CQ (2001) from Johnny Web (Uncle Scoopy; Greg Wroblewski)

Another director in the family. This movie was directed by Francis Ford's son, Roman Coppola. (Family ties produce some mighty weird credits on his resumé. He is listed as the associate producer on Rumblefish - when he was 17. What did his duties consist of, besides not staying up past his bedtime?)


Elodie Bouchez is photographed lying in bed stark naked, full frontal.

The premise of CQ:

The year is 1969, and a French auteur is making an exploitation sci-fi film which combines New Left radicalism with New Freedom sexiness, tapping into all the faucets of the zeitgeist, like a hybrid between Blow-Up and Barbarella. (Barbarella's beautiful 6'4" angel, John Philip Law, also appears in CQ, with an extra 33 years worth of lines in his face.) Unfortunately, the putative French action film-within-a-film has no action. It doesn't have an ending either, so the producers fire the pretentious French director (Gerard Depardieu), who says he only wanted to "subvert the audience's expectations" about a nudie sci-fi action film. Eventually, lacking any alternatives, the producers give control of the picture to the inexperienced young Anerican editor (Jeremy Davies), who has no idea how to make a movie or even how to end the one he's handed. His concept of moviemaking is to film snippets of his own life in B&W with a hand-held camera - "personal filmmaking".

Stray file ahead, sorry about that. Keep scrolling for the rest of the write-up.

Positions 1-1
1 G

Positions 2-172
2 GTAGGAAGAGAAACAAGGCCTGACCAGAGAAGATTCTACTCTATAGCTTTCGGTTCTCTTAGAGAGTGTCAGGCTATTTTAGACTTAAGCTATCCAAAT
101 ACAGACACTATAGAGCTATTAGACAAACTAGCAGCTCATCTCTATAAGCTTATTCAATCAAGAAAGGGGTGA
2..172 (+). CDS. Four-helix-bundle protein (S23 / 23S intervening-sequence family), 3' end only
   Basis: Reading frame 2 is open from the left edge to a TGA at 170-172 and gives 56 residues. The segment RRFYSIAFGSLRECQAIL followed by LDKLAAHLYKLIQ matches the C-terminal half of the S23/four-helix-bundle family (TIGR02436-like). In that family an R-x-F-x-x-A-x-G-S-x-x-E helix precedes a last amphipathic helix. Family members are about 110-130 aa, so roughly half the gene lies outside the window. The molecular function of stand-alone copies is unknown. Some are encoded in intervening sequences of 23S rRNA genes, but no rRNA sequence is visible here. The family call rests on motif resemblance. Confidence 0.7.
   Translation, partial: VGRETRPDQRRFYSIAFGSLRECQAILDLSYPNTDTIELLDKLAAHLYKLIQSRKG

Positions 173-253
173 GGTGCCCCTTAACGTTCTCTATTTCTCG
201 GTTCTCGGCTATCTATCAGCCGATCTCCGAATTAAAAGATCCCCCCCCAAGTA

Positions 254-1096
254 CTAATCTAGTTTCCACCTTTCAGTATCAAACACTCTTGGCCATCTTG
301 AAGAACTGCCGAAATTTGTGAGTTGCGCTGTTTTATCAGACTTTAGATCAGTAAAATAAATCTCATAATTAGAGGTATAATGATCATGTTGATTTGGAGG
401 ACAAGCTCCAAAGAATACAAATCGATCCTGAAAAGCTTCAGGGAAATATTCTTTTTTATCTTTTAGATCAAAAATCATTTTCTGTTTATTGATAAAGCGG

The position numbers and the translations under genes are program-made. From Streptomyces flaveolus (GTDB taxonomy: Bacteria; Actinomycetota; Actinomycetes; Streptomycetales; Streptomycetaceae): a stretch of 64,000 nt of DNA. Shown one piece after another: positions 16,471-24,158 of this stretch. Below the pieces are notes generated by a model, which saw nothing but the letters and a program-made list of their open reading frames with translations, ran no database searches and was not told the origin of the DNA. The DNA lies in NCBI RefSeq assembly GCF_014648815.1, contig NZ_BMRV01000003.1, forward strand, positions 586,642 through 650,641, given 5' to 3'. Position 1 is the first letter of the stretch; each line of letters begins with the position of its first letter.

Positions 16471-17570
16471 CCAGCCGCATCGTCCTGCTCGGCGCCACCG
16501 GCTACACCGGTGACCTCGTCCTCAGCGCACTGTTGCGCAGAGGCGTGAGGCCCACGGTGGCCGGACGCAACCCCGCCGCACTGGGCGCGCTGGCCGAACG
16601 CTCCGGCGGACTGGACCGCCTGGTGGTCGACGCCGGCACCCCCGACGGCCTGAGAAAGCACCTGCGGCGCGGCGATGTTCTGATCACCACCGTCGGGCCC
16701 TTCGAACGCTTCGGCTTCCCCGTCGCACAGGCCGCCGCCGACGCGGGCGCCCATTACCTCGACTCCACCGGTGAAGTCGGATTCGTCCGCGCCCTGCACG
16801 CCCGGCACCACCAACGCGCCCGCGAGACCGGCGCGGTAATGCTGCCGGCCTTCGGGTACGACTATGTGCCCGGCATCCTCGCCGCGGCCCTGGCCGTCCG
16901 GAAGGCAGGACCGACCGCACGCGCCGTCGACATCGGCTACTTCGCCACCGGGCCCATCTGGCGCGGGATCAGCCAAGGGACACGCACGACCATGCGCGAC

The scenes from the deliberately bad film-within-a-film can be very entertaining. Unfortunately, the bad sci-fi scenes always seemed to outstay their welcome. It was clearly a case where less would have been more. We see excerpts in which an evil Guevara-like revolutionary (Billy Zane - the only really funny thing in the movie) is using his base on the dark side of the moon to train men to overthrow world capitalism. The world corporations call upon the double top secret sexy agent Dragonfly to use her own unique methods to infiltrate the camp and defeat the anti-profitarians. Of course, it eventually turns out that Dragonfly has been deceived by the corporations, and that the revolutionaries are groovy and right on, brother.

Movie critic James Berardinelli summed up his case on CQ as follows: "Pretentious and self-indulgent - those two words come to mind when considering CQ, the feature debut of director Roman Coppola. For precisely that reason, a certain percentage of viewers are going to love this film. Personally, I found it to be a mess - a jumble of half-formed thoughts and ideas that amount to very little. The movie has highlights, but it is never consistently engrossing. I could have walked out on CQ at any time and not given a second thought to what happened to the characters - a sure sign that a narrative film is not accomplishing what it is expected to do."

Most critics disagreed, perhaps swayed more by some of the fine "highlights" and less concerned with a need for a cohesive whole.